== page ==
Democracy and Unipolarity

by Henry Farrell on August 22, 2007

Jack Snyder, Robert Shapiro and Yaeli Bloch-Elkon are presenting a “paper”: at the APSA meeting next week that’s of considerable interest in its own right, but that also sheds some light on the recent debate between “Dan Drezner”: and “Glenn Greenwald”: [click to continue…]

Kamm versus Anscombe

by Chris Bertram on August 22, 2007

For the past week I’ve been crouching behind a bush, metaphorically speaking, waiting to ambush Oliver Kamm who was unwise enough to announce his intention to defend the use of the A-bomb at Hiroshima against its moral critics. Of course, I spent some of that time anticipating what Kamm might say and, it turns out, I anticipated wrongly. I had expected Kamm to concede, against people like Elizabeth Anscombe, that Hiroshima involved the murder of innocents, but then to argue that such murder was necessary. I’d then intended to invoke Orwell’s critique of Auden from _Inside the Whale_, a passage that contains _inter alia_, some acute comments on the Kamm mentality.

But I was wrong. It turns out that “Kamm denies the claim that it was murder”: . The trouble is, he can’t bring himself to face the issue directly, and, despite quoting Anscombe _in extenso_, gives a seriously inaccurate account of her view.

[click to continue…]

No rush to sign T. rex

by Chris Bertram on August 22, 2007

The BBC “tells us”:

bq. Tyrannosaurus rex would have been able to outrun a footballer, according to computer models used to estimate running speeds of dinosaurs.

But which one? Outrunning some footballers would be no great achievement. More to the point, would T. rex have been able to control the ball and get a decent cross into the box? Those who have followed the career of the Danish winger Dennis Rommedahl know that speed isn’t everything.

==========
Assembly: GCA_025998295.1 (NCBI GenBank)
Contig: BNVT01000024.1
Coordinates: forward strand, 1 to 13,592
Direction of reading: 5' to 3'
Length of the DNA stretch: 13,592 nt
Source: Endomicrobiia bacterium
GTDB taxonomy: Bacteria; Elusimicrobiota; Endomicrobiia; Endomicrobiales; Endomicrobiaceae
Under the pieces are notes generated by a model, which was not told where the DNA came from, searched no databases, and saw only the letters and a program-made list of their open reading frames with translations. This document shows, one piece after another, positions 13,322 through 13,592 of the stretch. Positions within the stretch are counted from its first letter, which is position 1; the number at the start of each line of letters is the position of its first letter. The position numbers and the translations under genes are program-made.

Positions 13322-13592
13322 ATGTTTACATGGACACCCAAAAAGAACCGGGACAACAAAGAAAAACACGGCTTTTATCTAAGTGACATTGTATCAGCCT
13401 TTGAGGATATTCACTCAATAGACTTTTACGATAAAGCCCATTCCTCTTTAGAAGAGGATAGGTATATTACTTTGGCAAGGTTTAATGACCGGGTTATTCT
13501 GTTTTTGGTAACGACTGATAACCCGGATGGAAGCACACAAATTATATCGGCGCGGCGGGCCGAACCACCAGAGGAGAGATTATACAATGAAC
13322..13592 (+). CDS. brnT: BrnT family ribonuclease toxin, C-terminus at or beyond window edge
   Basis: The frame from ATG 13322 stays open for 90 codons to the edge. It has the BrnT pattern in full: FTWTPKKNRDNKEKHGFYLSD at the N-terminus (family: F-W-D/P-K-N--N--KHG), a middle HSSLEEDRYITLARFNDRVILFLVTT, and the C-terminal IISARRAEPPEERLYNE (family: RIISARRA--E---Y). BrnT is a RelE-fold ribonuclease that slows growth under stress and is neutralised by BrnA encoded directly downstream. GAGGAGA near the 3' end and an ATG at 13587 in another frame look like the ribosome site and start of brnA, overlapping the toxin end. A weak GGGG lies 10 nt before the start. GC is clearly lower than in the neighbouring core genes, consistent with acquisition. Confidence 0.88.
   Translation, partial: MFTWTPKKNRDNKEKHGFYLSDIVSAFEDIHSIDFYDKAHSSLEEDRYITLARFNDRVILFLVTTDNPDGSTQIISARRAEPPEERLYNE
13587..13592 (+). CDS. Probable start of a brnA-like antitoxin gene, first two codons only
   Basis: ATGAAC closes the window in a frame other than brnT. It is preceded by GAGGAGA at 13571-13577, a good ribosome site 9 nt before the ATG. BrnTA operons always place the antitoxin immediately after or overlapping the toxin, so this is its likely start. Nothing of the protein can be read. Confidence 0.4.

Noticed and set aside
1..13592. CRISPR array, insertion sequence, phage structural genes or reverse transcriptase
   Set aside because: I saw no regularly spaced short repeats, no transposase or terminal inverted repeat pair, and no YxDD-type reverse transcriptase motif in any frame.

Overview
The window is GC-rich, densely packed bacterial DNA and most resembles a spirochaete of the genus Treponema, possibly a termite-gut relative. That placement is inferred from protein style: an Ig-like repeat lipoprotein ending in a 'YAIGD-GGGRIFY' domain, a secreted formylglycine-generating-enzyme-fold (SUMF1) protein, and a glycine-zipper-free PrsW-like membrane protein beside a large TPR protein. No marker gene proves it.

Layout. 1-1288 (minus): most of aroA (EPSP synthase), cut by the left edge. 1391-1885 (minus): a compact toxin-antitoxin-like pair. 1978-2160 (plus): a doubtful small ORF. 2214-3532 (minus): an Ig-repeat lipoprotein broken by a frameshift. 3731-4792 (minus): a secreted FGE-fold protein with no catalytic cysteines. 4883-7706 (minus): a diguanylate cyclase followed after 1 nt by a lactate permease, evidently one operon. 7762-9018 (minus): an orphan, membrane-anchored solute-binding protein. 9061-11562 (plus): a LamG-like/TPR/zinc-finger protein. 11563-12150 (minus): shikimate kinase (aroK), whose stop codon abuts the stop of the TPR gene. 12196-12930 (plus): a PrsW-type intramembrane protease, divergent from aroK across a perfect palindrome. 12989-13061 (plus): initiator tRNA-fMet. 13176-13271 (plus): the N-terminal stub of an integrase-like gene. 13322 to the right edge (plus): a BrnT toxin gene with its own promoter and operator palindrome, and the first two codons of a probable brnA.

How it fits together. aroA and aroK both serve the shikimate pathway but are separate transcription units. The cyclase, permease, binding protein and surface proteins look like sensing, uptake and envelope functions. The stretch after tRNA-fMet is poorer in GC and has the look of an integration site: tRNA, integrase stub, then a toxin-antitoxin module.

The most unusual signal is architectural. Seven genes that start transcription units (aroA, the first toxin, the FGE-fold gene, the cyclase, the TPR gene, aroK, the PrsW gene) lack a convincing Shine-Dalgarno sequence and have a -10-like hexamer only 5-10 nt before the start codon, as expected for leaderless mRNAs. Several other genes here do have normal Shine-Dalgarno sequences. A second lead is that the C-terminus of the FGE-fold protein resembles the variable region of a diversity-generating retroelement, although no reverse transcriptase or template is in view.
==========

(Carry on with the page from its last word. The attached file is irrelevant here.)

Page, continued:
Genuine vs Fake Economics Blogs

by Kieran Healy on August 22, 2007

Via a slightly ticked-off Max Sawicky comes this ranking of economics blogs, in which (like MaxSpeak) Crooked Timber does not feature. The author remarks,

bq. Only genuine economics blogs are included. … [and later, in a comment] By genuine, I meant not spam blogs or useless stock tips blogs, and not blogs that claim to be about economics but are really about politics (there are quite a few of those).

Usually, in the U.S., the key test of whether one is a real economist is a simple credential: you must have a Ph.D in economics. Choice of substantive topic certainly can’t be the discriminating factor, as is made clear by the position of the Freakonomics blog at the very top of the list. But by my count, we have at least as many Economics Ph.Ds writing here at CT as several of the blogs on this Top 10 list, and more than at least one of them.

If I were a cynical person — which of course I am not — I might say that the dividing line between what’s “really” economics and what’s “really” politics is itself something of a political question. (As Abba Lerner remarked, an economic transaction is a solved political problem.) Perhaps we often see instances where _I_ hold policy positions informed by scientific economics whereas _you_ are a mere advocate, pushing a political line. There was a pretty entertaining example on Mankiw’s blog the other week.

Anyway, on the measure used, Crooked Timber would be fourth on the list, if only the likes of John or Daniel or Ingrid (whose Ph.D was supervised by someone or other) could be thought of as having an informed point of view about economics.